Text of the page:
Of the continental powers, Italy also demanded explanations and received similarly solemn assurances from Tokyo. Germany, according to a spokesman of the German Foreign Office, did not consider herself immediately concerned in the troubles of the Far East, which remained a question for other Powers to settle. France also seemed to have taken little interest, in spite of her important possessions in the Far East. Soviet Russia neither made any representations to Japan nor asked for any explanations. This attitude, however, was not because the Soviets did not attach much importance to the Japanese démarche, but rather because protests of the most serious sort had been made on so many previous occasions that further protests, couched in no matter what language, were apparently considered futile.
Being the most directly affected party, China naturally was bitter concerning Japan's declarations. Her position is explained by the statement of the Chinese Legation in London, which says that the Chinese people, conscious of their rights and obligations as an independent and sovereign nation, will not subscribe to the doctrine of a Japanese hegemony in Asia, and that they feel certain the other Powers cannot be bullied into accepting it.
The whole episode, which under present conditions the nations prefer to regard as closed, has at least had the satisfactory result of once more reminding the world of the definite trend of Japan's continental policy. Aside from other evil repercussions, the effect on the prospects of disarmament was disastrous and conclusive. Immediate steps were taken by all nations to increase their armaments, especially their air forces, in which Japan took the lead, with Great Britain, France, Italy and Soviet Russia following suit. The United States Government said remarkably little; but it did not take long for President Roosevelt to size up the situation and ask Congress for authority to devote part of the public works appropriation to naval construction. The President's reasoning seems to be that if there is no effective way of opposing Japan, short of a conflict which nobody desires, then nothing remains but to wait for concrete developments, and to build up the navy in the meantime. Thus in a jump starts an armaments race by all nations, the end of which is uncertain and gloomy indeed.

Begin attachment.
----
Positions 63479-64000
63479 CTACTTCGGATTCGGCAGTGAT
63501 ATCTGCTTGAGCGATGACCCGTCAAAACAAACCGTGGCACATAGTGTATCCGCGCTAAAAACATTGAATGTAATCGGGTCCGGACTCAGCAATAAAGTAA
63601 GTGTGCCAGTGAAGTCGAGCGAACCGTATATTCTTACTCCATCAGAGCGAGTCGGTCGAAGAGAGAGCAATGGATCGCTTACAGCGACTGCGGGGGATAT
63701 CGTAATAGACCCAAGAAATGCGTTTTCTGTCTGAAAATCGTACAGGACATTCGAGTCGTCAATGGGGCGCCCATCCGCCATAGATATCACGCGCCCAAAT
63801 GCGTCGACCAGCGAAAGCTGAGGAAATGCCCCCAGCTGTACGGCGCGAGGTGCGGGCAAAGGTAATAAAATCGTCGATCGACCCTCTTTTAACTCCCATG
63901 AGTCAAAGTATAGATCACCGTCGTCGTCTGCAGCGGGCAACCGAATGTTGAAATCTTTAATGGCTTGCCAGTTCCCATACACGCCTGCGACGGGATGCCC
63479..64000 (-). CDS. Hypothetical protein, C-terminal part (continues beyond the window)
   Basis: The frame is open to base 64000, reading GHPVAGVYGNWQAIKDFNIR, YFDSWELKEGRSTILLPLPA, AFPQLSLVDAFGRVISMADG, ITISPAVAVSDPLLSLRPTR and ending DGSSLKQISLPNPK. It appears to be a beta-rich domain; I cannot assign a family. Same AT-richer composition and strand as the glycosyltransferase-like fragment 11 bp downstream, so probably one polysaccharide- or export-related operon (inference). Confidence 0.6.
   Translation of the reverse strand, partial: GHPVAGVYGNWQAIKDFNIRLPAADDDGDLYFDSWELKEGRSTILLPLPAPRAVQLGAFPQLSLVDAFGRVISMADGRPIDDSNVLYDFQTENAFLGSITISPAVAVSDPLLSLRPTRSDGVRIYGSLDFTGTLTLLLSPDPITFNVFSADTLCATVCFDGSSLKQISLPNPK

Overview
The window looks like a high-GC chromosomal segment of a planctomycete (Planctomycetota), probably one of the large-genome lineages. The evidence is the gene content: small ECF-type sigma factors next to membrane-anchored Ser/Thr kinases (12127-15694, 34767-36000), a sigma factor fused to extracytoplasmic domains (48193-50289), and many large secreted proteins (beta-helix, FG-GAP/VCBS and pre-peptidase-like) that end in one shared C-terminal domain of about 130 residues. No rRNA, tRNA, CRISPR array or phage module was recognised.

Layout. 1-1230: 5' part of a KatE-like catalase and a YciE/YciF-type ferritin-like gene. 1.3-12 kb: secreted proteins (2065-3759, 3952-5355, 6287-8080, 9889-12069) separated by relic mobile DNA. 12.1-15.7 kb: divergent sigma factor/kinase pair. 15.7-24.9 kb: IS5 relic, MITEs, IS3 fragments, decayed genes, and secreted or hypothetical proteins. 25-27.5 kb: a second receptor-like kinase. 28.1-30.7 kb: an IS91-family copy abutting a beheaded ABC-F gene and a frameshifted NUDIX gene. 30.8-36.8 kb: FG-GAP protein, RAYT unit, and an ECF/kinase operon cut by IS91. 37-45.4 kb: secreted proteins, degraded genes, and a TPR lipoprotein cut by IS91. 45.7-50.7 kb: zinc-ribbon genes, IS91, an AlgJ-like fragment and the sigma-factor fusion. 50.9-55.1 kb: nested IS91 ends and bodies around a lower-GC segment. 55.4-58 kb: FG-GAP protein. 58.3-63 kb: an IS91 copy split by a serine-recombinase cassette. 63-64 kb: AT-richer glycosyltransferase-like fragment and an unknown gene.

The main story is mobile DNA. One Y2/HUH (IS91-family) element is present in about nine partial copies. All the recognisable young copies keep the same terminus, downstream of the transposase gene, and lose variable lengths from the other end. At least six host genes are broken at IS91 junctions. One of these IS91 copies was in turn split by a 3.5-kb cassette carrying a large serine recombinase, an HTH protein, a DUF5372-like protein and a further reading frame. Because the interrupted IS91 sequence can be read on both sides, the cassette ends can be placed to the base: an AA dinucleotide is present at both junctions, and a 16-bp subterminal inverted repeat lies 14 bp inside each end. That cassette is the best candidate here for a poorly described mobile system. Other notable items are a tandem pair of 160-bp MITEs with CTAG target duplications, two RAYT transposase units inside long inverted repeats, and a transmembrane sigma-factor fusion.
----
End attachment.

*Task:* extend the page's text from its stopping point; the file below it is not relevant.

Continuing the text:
What the anxious world now wants to know is this: What are Japan's chances of success to carry out its Pan-Asiatic Doctrine, and what will be the consequences? To answer these questions we must realize that since the Geneva fiasco, and since the Great Powers took so lukewarm an attitude toward Japan's undeclared war of invasion on China, Japan is not to be moved from her present well-established policy by arguments or scolding, or even by the refusal to recognize "Manchukuo." Something that can be felt, not something that can only be heard, is required. Let us now disinterestedly examine the whole situation, and match the factors that are against with those that are in favor of Japan's fulfilment of her designs.
First of all, Soviet Russia is considered as most likely to offer resistance to Japan's continental expansion because she knows Japan's designs on Eastern Siberia and has made rapid preparations for eventualities. Japan's 50,000 expeditionary troops sent into Siberia in 1919, her support of Semenov in opposing the Soviet advance in 1920, and her prolonged occupation of Nicolaivsk beginning in 1921, to mention only a few events, must have demonstrated clearly to the Russians that Japan's "life-line," after having moved steadily onward from the Japanese Channel through Korea, will not voluntarily stop at the borders of Manchuria and Jehol. After consolidating its position in that vast and fertile country, known as China's four North-Eastern Provinces; with the Chinese Eastern Railway firmly in its grasp, by purchase or otherwise; and upon the completion of the numerous strategic railways now being energetically pushed forward day and night, Japan will soon be in a most advantageous position. By a simple glance at the map anyone familiar with Far Eastern affairs will be able to realize that Soviet territorial possessions east of Chita will be entirely at Japan's mercy.